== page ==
How exciting that you are considering a move to Merton. Dumond Moving and Storage would like to help you decide on the best schools for your children, but first, let's take a look at the lovely area you are investigating.
Did you know that Merton Park is one of the earliest garden suburbs of London, with some of the first houses being built in the 1870s? The exceptional John Innes developed the area, planting gracious avenues of chestnut and plane trees and dividing properties with characteristic holly hedges. He built attractive houses along roads such as Mostyn, Dorset and Sheridan, which are still highly desirable (roads) today.
There are several conservation areas established in John Innes' name, and you can learn about all of these through the John Innes Society once we've moved you and you have had time to settle in.
Being MOVED by us means that you are taking on our expert packers, who pack your items properly to minimise the risk of damage. We work with you so that your house move is hassle-free and completed in time for supper and to get the kids into their beds in your new home.
Dumond has specialised in relocating families to South London from far afield and from around the corner. Our expert knowledge of the SW postcode area allows us to offer you a quick survey visit, a competitive quote and sound advice.
The professional Dumond team looking after your move will ensure that everything goes off without a hitch. From the process of quoting accurately, prompt arrival at your door on the morning of the big moving day, packing up and offloading carefully, to placing your furniture and precious items exactly where you want them.
Now to the schools. Of course, there is a list, but the best one for your child is another matter entirely. Do make sure you do your homework by giving yourself plenty of time to research all the available options. Spend as much time, if not more, on this exercise as you spend house hunting – choosing the right school when moving is on the ‘critical list’.
Visit each school on your shortlist on their open day. Be mindful of whether you are witnessing a rote and regimented visit, an inflexible scheduled tour, a set of PowerPoint presentations with no opportunity to ask questions (is this a school run by a fearful management distrustful of staff/students?). It certainly indicates what type of relationship you and your child will have with that school. Better if you have a more relaxed visit, providing opportunities to chat with students and teachers – in the future, you can be assured of good communications with the school after such an experience. Make sure you look beyond the marketing spin during an orchestrated open day and never leave a school wishing you had asked something!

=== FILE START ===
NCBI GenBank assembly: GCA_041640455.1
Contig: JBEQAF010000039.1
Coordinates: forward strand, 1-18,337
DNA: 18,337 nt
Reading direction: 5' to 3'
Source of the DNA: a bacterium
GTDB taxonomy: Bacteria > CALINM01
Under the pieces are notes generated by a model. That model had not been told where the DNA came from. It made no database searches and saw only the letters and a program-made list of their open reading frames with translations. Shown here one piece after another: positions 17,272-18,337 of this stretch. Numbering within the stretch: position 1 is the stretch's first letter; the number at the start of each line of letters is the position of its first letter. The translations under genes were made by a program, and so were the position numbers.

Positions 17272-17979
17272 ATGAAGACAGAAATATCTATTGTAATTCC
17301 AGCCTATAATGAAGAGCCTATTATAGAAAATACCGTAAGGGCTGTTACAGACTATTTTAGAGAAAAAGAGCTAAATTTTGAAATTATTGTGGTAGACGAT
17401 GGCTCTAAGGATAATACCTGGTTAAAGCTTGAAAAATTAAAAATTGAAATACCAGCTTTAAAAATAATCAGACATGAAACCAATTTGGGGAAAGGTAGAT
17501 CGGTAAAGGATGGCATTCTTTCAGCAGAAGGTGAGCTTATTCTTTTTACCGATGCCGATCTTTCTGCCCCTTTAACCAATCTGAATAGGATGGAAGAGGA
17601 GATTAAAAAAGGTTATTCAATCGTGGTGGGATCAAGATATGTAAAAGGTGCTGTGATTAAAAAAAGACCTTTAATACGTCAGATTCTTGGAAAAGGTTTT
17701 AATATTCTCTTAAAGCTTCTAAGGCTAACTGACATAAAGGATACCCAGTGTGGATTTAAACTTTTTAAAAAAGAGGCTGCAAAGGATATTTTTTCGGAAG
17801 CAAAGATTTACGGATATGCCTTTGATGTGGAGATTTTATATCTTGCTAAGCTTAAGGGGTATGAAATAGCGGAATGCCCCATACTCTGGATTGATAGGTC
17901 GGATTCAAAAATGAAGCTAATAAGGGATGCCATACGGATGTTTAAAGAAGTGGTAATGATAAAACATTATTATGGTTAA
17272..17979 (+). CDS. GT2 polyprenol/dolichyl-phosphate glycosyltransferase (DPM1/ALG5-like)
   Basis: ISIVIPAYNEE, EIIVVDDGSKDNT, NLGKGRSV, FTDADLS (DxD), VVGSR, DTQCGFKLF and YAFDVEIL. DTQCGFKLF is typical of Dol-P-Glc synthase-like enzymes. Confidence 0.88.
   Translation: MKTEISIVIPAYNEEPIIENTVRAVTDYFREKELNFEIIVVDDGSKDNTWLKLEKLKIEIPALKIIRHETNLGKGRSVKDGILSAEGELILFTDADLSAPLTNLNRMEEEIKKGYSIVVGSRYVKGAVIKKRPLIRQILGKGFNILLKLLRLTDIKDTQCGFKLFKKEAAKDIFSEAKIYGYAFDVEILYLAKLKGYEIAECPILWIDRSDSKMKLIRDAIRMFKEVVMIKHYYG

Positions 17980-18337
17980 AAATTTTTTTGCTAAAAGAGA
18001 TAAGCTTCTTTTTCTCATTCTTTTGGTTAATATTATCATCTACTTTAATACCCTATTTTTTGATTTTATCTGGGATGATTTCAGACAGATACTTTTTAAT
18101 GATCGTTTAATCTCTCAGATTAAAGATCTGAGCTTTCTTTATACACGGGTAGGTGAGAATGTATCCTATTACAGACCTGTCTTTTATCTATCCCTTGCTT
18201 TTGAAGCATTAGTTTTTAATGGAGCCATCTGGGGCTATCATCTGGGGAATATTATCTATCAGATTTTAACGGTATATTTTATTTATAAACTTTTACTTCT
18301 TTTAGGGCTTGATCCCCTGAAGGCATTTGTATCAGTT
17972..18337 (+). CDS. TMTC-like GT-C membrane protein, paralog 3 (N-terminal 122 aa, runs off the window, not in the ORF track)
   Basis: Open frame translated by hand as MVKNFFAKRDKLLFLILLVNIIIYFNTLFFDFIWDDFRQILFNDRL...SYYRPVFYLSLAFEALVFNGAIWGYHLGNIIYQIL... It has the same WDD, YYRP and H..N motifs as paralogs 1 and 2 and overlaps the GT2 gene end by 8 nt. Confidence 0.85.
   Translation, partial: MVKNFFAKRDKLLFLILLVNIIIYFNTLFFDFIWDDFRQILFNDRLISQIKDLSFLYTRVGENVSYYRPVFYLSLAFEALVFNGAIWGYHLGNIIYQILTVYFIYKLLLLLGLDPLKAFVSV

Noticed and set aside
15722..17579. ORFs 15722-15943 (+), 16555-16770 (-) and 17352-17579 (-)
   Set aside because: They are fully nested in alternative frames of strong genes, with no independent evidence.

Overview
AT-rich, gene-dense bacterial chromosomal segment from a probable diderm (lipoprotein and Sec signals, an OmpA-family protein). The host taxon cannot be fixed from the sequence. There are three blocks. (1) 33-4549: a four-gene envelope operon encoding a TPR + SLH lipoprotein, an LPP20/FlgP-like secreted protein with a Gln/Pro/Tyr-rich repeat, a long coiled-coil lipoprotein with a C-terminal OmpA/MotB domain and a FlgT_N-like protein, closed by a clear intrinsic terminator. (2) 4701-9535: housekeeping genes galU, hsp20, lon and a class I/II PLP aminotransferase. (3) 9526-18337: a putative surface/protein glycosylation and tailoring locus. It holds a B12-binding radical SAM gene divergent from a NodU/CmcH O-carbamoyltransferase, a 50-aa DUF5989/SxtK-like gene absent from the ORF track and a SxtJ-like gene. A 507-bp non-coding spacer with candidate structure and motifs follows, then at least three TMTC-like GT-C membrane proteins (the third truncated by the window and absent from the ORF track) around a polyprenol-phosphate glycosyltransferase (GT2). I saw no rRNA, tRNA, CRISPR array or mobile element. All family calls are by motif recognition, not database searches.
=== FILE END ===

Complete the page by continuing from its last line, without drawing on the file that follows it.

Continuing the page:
Explore the buildings, classrooms and grounds. Are they proudly looked after or neglected? Observe interactions between staff and students – are they warm and respectful, both ways? Are students polite and well-mannered towards each other, towards visitors, towards their teachers? Are uniform regulations being observed?
Look at the quality of the students' work on display. Ensure you know the academic programme on offer – and drama, music, concerts, additional subjects – all of these are essential attributes. Consider your child's strengths, or areas of challenge, at all times as you assess each school.
Question some of the teachers. Find out if they receive additional training, are mentored and evaluated? Look for a school where the teachers are not being treated as interchangeable, easily replaceable cogs. Are the teachers exhausted or enthusiastic? Does the school champion their great teachers?
What is happening on the sports field? Check that all levels of ability are catered for – not just the A-team players.
The parental grapevine is remarkably useful in making the right choice – we’re sure you will be able to make contact with one or two parents if you go and watch a sports match at the school.
Ultimately, quality teaching makes the most significant difference to a child – that, and family upbringing. And if you find a school with a warm and happy atmosphere, you're on the correct path.
Last but not least, make sure the schools you are investigating are in the catchment area of your new home – it may be helpful to research on a school finder/catchment checker website.
Some food for thought ... do not be put off a school because its OFSTED rating may not be to your liking. These ratings only come around every four years or so, and much can change in that period. Use your excellent judgment in choosing the right school for your child, with OFSTED as a guide. Studies such as this one published in the Journal of Child Psychology and Psychiatry (JCPP) titled 'School quality ratings are weak predictors of students' achievement and wellbeing' make for interesting reading.